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Iraq

Top Iraq Shiite cleric criticizes al-Maliki, urges Iraqis to stop insurgency before too late

Iraq’s top Shiite cleric has called on Prime Minister al-Maliki to ensure sectarian reform at the highest levels. His message echoed proposals from US President Obama and other leaders who fear a civil war will erupt.

On Friday, Iraqi Prime Minister Nouri al-Maliki (pictured) faced decreasing political support as fighting between Iraqi security forces and Sunni militants associated with the Islamic State in Iraq and Syria (ISIS) showed no signs of stopping.

Joining calls from US President Barack Obama and British Prime Minister David Cameron, Iraq's top Shiite cleric also criticized the Iraqi premier for his political failures.

Iraq needed to form a new "effective" government, Grand Ayatollah Ali al-Sistani said on Friday, according to his spokesperson.

Obama and Cameron both stressed the previous day that Iraq could not solve its current armed conflict without a feasible political solution. They were effectively telling al-Maliki to build a more inclusive government that gave a voice to Iraq's minority Sunnis and Kurds or to let someone else have his post who could.

The Shiite cleric's words on Friday added significance to the political pressure on the Iraqi prime minister, as the Grand Ayatollah is held in high esteem by Iraq's majority Shiite population. Last week, his call to arms prompted thousands of his countrymen to volunteer to fight against ISIS.

The Islamic cleric also urged Iraqis to remain wary of the threat posed by Sunni militant group ISIS to their nation.

If ISIS weren't "fought and expelled from Iraq, everyone will regret it tomorrow, when regret has no meaning," Grand Ayatollah Ali al-Sistani said.

The US has said it would be prepared to conduct a "targeted" airstrike depending on the situation on the ground. However, it stressed that it has no intention to redeploy troops to Iraq.

Fighting for key towns

Since early last week, ISIS has seized control of a series of towns, the largest of which, Mosul, has two million inhabitants. The armed rebels continued their push toward the south of the country, coming within 60 kilometers (40 miles) of the Iraqi capital Baghdad on Wednesday.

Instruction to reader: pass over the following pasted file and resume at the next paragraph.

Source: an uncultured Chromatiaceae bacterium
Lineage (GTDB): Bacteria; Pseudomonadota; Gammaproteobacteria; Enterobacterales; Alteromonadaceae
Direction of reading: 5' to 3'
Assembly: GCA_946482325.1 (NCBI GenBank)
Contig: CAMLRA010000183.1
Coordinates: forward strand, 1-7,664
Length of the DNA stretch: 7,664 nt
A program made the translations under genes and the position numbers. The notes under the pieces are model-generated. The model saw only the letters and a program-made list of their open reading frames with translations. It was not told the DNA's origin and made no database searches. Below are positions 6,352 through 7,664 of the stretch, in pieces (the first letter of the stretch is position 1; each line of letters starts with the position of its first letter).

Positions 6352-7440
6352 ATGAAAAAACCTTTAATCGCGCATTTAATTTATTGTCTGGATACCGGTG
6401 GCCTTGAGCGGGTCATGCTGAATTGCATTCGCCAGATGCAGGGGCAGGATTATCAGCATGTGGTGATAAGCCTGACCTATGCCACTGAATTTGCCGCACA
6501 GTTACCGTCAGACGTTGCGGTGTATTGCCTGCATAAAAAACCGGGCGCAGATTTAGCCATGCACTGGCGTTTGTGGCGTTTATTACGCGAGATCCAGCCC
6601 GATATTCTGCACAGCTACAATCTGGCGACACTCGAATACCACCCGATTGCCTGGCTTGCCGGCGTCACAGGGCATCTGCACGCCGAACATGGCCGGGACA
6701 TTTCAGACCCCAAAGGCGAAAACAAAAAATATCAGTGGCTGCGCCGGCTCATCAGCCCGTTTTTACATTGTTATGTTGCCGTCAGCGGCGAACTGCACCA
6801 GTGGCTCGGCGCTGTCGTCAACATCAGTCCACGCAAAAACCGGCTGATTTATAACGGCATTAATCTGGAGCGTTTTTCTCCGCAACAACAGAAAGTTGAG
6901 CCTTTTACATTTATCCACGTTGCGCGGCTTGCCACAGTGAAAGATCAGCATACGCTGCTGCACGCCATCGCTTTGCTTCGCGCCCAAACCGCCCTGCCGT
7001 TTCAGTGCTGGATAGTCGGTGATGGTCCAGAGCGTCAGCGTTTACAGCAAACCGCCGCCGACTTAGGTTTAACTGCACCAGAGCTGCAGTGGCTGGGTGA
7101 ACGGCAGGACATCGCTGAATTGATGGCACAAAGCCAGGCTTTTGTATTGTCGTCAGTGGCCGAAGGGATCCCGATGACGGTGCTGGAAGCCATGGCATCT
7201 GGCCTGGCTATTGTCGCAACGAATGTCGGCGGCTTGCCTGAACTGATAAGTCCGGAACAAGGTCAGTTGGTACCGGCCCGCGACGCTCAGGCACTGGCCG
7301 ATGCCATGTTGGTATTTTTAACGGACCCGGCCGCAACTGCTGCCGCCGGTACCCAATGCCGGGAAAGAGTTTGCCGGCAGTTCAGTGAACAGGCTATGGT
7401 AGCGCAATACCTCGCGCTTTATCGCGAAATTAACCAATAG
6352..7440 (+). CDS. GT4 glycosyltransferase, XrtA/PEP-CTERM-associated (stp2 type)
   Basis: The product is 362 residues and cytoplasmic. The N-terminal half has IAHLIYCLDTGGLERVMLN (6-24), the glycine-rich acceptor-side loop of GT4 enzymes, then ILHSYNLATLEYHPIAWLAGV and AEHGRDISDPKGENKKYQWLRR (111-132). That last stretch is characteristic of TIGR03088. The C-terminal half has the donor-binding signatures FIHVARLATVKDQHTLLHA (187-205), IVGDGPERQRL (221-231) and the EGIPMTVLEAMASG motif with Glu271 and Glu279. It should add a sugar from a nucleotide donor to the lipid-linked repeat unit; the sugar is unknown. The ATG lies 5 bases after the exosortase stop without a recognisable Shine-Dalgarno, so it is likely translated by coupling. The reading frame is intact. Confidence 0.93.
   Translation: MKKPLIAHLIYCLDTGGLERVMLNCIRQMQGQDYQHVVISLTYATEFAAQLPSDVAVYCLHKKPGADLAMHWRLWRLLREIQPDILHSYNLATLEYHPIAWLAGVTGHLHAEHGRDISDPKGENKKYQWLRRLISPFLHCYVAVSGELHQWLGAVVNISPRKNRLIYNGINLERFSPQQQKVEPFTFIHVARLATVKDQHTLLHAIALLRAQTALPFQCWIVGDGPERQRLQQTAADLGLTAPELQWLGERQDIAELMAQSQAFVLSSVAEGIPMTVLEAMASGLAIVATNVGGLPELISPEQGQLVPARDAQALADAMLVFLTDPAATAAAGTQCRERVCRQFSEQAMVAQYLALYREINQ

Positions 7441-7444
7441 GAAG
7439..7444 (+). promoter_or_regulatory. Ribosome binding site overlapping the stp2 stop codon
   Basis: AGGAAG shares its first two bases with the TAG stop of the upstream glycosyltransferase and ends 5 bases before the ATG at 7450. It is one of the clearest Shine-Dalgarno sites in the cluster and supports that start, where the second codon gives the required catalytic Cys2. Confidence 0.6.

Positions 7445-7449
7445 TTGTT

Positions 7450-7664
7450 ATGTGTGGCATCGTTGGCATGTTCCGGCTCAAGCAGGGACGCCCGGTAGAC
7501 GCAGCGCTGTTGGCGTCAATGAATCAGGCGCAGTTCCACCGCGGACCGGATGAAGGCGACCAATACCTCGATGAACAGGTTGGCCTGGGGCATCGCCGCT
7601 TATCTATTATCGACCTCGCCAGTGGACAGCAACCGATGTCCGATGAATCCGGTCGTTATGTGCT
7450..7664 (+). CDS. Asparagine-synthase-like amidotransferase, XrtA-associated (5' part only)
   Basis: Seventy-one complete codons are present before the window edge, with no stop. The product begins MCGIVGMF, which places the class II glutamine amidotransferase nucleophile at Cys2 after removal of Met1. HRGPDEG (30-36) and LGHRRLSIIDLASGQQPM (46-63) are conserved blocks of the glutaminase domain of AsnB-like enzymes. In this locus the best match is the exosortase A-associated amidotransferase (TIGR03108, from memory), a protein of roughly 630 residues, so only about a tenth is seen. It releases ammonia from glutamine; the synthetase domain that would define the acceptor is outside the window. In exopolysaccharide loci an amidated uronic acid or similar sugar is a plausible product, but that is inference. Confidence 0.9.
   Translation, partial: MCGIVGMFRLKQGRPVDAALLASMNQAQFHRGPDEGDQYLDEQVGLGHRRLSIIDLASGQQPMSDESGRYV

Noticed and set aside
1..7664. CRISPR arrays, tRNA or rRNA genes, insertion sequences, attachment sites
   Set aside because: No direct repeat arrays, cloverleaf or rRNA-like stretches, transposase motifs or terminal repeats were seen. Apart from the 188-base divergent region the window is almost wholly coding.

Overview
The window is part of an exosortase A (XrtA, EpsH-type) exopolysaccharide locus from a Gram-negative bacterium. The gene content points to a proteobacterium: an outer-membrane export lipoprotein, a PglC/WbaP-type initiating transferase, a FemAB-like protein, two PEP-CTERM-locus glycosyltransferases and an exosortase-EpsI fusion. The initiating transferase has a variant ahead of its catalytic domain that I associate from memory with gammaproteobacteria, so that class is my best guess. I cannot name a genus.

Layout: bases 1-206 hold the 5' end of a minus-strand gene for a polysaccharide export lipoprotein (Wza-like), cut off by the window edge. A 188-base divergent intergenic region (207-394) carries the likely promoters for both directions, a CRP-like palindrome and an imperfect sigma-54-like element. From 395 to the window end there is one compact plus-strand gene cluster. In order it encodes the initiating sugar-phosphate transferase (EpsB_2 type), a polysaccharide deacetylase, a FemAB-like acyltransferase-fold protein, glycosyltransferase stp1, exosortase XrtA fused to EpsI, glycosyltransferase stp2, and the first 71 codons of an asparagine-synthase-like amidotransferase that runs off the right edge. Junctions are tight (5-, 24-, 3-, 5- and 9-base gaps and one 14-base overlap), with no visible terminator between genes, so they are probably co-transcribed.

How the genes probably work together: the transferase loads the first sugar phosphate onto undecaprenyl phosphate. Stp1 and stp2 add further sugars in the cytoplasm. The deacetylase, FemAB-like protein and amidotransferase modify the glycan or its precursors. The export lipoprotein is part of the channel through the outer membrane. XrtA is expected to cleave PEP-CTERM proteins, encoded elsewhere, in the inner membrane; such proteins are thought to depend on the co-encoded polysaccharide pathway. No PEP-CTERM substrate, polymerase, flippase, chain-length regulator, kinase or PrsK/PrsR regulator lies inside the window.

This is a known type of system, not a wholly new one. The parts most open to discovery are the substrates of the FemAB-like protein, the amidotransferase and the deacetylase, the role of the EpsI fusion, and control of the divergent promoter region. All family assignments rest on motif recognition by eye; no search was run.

By Friday, reports of fighting emanated from several areas of Iraq.

Some 34 Iraqi security forces were killed in fighting in Al-Qaim, a town near the Syrian border, according to news agency AFP, which also reported that families were fleeing the town as militants took control.

There were also reports of an impending offensive by the Iraqi military, which is now seeking to retake northern towns.

"Today we are coming in the direction of Tikrit, Shargat and Nineveh," said Governor Abdullah al-Jibouri, as quoted by the Reuters news agency. Tikrit is the capital of al-Jibouri's governate, Salah ad Din.

"These troops will not stop," he added.

In an effort to bring in soldiers, the Iraqi government has ordered a monthly income of 500,000 dinars ($447 or 329 euros) for volunteers to help bolster its weak military.

The swath of land now under ISIS control has raised fears that the al Qaeda-linked group may accomplish its goal of carving out an "Islamic emirate." The area would include parts of Syria, as well, where its own militants have infiltrated groups of fighters seeking the ouster of Syrian President Bashar al-Assad.

kms/jr (AP, AFP, Reuters,dpa)

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